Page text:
Broadway Box Office: Plays Take Center Stage

With fewer tourists in town to pack into big-name musical crowdpleasers, plays got a little room to breath at the Broadway box office last week as nonmusical titles, including well-received comedy “Noises Off,” took a turn in the spotlight.

In a week that saw many individual shows post declines of varying sizes, the Roundabout Theater Company’s revival of “Noises Off” ($508,885) seems to be picking up some sales momentum as it pratfalls down the stairs of its three-month run. The show played to audiences at 98% capacity and saw weekly sales rise by more than 15%.

Plays in general got a lot of the hype last week, as the well-reviewed revival of “A View From the Bridge” ($538,668) got a jolt of last-minute sales in its final week on the boards.  Meanwhile, “The Humans” ($250,540) posted gains despite accommodating press previews and its heavily comped opening-night performance last week. Given the raves the latter show drew from the critics, those weekly tallies look sure to rise.

More plays step up in the coming week, too, as Forest Whitaker outing “Hughie” ($298,616) heads toward its Feb. 25 opening and Lupita Nyong’o starts previews in “Eclipsed” tomorrow. Last week another previewing play, “Blackbird” ($417,989), starring Michelle Williams and Jeff Daniels, played its first full week of eight performances, gearing up for its March 10 opening.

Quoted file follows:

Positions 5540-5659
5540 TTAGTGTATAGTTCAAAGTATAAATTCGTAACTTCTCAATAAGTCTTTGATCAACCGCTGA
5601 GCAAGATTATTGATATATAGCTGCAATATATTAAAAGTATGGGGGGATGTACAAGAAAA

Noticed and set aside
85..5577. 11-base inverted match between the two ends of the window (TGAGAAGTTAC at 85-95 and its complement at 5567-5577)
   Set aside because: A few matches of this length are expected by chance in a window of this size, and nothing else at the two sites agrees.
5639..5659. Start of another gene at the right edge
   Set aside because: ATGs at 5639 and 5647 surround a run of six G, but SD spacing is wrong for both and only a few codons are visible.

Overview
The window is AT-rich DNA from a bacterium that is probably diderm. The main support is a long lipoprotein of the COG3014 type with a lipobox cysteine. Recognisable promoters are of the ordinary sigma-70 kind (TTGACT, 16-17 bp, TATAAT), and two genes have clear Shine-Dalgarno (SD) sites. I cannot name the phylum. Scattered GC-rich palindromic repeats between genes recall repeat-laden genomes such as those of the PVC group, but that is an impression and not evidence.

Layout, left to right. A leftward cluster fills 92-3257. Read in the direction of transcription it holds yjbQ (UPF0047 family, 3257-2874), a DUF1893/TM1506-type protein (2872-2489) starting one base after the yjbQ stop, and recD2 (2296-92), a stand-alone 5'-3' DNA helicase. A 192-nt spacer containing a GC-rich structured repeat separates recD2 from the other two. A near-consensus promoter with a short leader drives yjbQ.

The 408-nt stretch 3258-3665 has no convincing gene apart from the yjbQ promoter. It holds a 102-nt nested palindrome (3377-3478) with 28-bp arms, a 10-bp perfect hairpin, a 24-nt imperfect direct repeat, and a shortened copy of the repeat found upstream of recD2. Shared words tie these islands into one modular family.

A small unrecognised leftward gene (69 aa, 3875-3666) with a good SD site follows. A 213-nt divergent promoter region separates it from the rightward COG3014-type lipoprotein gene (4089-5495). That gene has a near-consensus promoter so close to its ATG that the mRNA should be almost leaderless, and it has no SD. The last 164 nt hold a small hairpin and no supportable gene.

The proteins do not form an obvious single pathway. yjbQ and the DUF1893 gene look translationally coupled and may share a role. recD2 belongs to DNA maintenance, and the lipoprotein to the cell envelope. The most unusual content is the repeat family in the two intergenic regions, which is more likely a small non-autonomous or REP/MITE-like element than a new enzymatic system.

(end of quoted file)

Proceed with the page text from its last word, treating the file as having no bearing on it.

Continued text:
Musicals, of course, still dominated the top 10, with two all-ages attractions, “The Lion King” ($1,851,720) and “School of Rock” ($1,152,012), stepping up significantly. “Lion King” retook the No. 1 spot on the top 10 from “Hamilton” ($1,750,924), which just barely topped “Wicked” ($1,747,324); “Aladdin” ($1,486,893), “The Book of Mormon” ($1,365,956) and “On Your Feet!” ($1,032,021) rounded out the week’s millionaires’ club.

With “Noises Off” going strong for Roundabout, the theater company also began previews of its revival of “She Loves Me” ($227,422 for four previews), playing to houses that were about 80% full. In its second week, spoofy tuner “Disaster!” ($333,537) held relatively steady, given that many shows faced declines last week.

Overall Broadway sales fell $1.75 million to $24 million for 30 shows now running. Attendance slipped by about 8,000 to 246,349 (or 84% of the Rialto’s cumulative capacity), and the average price paid per ticket, a reliable indicator of ticket demand, went down by about $3.75 to $97.23 as Broadway came off the relative high of the long weekend for Presidents’ Day.

Looking ahead, “Eclipsed” isn’t the only show to begin previews in the coming days. Also up at bat is the Steve Martin-Edie Brickell musical “Bright Star,” which joins the fray Feb. 25.

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